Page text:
By Amy McCarthy
By Scott Reitz
By Scott Reitz
By Lauren Drewes Daniels
By Alice Laussade
By City of Ate
So Galvan handed Antonovich a fully equipped restaurant with a premium lease that generated roughly $1.8 million in annual sales in exchange for a nominal stock purchase price and Antonovich's personal guarantee to assume some $650,000 in debt. The chef was to use cash flow to meet liabilities that included $350,000 from investor George Mahr, some $60,000 in bills and equipment leases, and remaining payments on a Small Business Administration note secured through Legacy Bank. An investor even stepped forward to cover SBA note payments through the summer to give Antonovich some breathing room.
Yet rather than make minor menu and fixture adjustments before hitting the ground running, Antonovich shut the restaurant down for more than a week, cutting off cash flow. He commenced a spending binge, committing for new lighting, kitchen equipment and furnishings, and finish work that included textured walls and an etched glass partition near the bar. He even bought an automated teller machine and spent $20,000 on a grand piano. "We eventually opened with two baby grand pianos," says a onetime employee.
After opening, former employees say, the restaurant did brisk business. Antonovich quickly built up a local following through word of mouth.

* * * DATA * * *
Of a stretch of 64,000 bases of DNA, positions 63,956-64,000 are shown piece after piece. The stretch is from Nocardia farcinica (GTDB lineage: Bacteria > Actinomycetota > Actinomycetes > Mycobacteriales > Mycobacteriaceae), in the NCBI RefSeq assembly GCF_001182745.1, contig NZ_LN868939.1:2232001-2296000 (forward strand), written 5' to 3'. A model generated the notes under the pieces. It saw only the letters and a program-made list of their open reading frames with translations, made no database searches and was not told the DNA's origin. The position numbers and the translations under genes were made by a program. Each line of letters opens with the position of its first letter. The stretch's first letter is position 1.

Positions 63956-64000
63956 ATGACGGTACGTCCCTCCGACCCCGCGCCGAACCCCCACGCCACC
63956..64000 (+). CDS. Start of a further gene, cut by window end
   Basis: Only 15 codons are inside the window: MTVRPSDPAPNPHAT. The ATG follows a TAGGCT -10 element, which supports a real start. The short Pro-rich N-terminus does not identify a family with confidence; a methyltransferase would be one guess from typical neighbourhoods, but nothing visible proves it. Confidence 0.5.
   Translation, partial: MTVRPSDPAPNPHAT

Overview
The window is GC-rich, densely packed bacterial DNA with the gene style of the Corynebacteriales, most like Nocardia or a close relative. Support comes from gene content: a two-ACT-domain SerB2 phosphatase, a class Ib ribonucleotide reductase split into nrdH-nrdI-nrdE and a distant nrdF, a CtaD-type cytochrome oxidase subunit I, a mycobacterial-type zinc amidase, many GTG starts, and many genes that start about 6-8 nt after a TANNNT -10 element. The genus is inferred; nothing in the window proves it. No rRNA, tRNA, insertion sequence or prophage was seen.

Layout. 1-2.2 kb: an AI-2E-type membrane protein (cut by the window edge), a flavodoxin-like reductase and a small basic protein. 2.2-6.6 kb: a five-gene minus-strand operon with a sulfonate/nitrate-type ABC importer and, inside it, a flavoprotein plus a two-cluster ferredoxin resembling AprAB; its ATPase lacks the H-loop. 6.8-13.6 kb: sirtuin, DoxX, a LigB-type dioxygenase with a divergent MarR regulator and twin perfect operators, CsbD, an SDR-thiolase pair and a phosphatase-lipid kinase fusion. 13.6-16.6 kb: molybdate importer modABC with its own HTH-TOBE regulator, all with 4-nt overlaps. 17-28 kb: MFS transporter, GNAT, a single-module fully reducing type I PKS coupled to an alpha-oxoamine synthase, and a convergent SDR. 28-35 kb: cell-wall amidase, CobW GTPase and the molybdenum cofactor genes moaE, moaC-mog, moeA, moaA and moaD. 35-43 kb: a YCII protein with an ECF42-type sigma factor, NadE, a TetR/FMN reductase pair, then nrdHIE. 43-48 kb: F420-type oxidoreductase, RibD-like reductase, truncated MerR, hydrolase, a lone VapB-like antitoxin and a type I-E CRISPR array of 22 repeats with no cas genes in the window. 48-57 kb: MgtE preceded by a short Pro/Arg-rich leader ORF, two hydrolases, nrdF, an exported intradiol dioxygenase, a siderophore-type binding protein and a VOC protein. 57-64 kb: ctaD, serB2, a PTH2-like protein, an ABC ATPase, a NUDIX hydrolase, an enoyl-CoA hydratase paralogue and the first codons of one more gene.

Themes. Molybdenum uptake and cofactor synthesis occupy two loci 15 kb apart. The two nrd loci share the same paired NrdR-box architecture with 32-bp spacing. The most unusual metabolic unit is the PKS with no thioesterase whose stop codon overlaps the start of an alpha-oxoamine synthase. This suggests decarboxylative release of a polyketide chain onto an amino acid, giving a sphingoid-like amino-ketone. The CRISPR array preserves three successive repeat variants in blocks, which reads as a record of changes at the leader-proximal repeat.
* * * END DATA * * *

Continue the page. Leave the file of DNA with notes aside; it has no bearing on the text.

But many wonder aloud where the cash went. Antonovich claims 90 percent of it went to payroll. Yet much of the staff continued to work for weeks without pay on Antonovich's incessant promises that he was in the final throes of a deal with another investor. "One day it was this investor, the next day it was another investor," Brubaker says. "It just kept going on and on and on. He buffaloed all those people."
Sources say that Antonovich did have tentative commitments from several prominent backers, but that they pulled out after Antonovich failed to provide a viable business plan. "He could not deliver documents," says a source familiar with the deal. "He could not tell you what his payables were, and he could not tell you what his payroll was. Investors don't put money into those kinds of deals. You'd have to be insane to do that."
Antonovich doesn't deny he failed to pay some of his employees, contractors, and vendors. But he blames it on investors who didn't come through on their cash commitments and the debt wrapped up in the restaurant ownership transfer, debt that Galvan is now left holding.
"I don't think Matt realized that he has affected a huge number of people's lives negatively," Rutledge says. "He's so naive in the way he thinks and in the way he goes about doing things that I don't think he understands what he has done."
Antonovich seems perplexed and angered by the ire directed at him. "If everybody wants justification, tell them all to go buy me a gun and I'll blow my head off," he blurts. "I don't want anything from this business to haunt me in the future over a small situation with a half a dozen people that have a vendetta. What people need to do is be professional. Like I have been."